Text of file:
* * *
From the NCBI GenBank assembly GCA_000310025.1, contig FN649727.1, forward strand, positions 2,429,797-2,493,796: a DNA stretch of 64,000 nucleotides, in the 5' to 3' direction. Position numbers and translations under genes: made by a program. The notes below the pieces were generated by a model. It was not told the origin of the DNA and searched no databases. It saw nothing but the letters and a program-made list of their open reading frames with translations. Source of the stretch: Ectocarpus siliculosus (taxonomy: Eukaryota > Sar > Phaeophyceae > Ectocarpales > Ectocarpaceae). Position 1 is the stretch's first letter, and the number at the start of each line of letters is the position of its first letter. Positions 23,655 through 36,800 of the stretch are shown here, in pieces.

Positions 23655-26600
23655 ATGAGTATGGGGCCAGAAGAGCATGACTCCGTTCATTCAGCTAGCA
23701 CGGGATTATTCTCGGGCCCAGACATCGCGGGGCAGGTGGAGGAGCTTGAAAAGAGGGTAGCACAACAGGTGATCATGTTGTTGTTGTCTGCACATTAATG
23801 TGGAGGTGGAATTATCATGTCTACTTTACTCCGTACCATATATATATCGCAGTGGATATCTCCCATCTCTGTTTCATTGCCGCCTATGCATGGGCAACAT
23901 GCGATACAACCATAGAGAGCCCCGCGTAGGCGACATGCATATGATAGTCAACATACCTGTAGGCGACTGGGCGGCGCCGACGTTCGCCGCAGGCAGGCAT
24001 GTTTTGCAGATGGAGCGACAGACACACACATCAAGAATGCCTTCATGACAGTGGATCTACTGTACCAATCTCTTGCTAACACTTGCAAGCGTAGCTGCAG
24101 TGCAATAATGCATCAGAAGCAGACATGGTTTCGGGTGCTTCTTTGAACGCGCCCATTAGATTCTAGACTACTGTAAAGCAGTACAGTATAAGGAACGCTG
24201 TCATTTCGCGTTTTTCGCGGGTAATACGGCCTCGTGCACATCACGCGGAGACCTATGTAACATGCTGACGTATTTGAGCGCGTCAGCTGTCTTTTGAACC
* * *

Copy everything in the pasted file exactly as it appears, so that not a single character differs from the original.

From the NCBI GenBank assembly GCA_000310025.1, contig FN649727.1, forward strand, positions 2,429,797-2,493,796: a DNA stretch of 64,000 nucleotides, in the 5' to 3' direction. Position numbers and translations under genes: made by a program. The notes below the pieces were generated by a model. It was not told the origin of the DNA and searched no databases. It saw nothing but the letters and a program-made list of their open reading frames with translations. Source of the stretch: Ectocarpus siliculosus (taxonomy: Eukaryota > Sar > Phaeophyceae > Ectocarpales > Ectocarpaceae). Position 1 is the stretch's first letter, and the number at the start of each line of letters is the position of its first letter. Positions 23,655 through 36,800 of the stretch are shown here, in pieces.

Positions 23655-26600
23655 ATGAGTATGGGGCCAGAAGAGCATGACTCCGTTCATTCAGCTAGCA
23701 CGGGATTATTCTCGGGCCCAGACATCGCGGGGCAGGTGGAGGAGCTTGAAAAGAGGGTAGCACAACAGGTGATCATGTTGTTGTTGTCTGCACATTAATG
23801 TGGAGGTGGAATTATCATGTCTACTTTACTCCGTACCATATATATATCGCAGTGGATATCTCCCATCTCTGTTTCATTGCCGCCTATGCATGGGCAACAT
23901 GCGATACAACCATAGAGAGCCCCGCGTAGGCGACATGCATATGATAGTCAACATACCTGTAGGCGACTGGGCGGCGCCGACGTTCGCCGCAGGCAGGCAT
24001 GTTTTGCAGATGGAGCGACAGACACACACATCAAGAATGCCTTCATGACAGTGGATCTACTGTACCAATCTCTTGCTAACACTTGCAAGCGTAGCTGCAG
24101 TGCAATAATGCATCAGAAGCAGACATGGTTTCGGGTGCTTCTTTGAACGCGCCCATTAGATTCTAGACTACTGTAAAGCAGTACAGTATAAGGAACGCTG
24201 TCATTTCGCGTTTTTCGCGGGTAATACGGCCTCGTGCACATCACGCGGAGACCTATGTAACATGCTGACGTATTTGAGCGCGTCAGCTGTCTTTTGAACC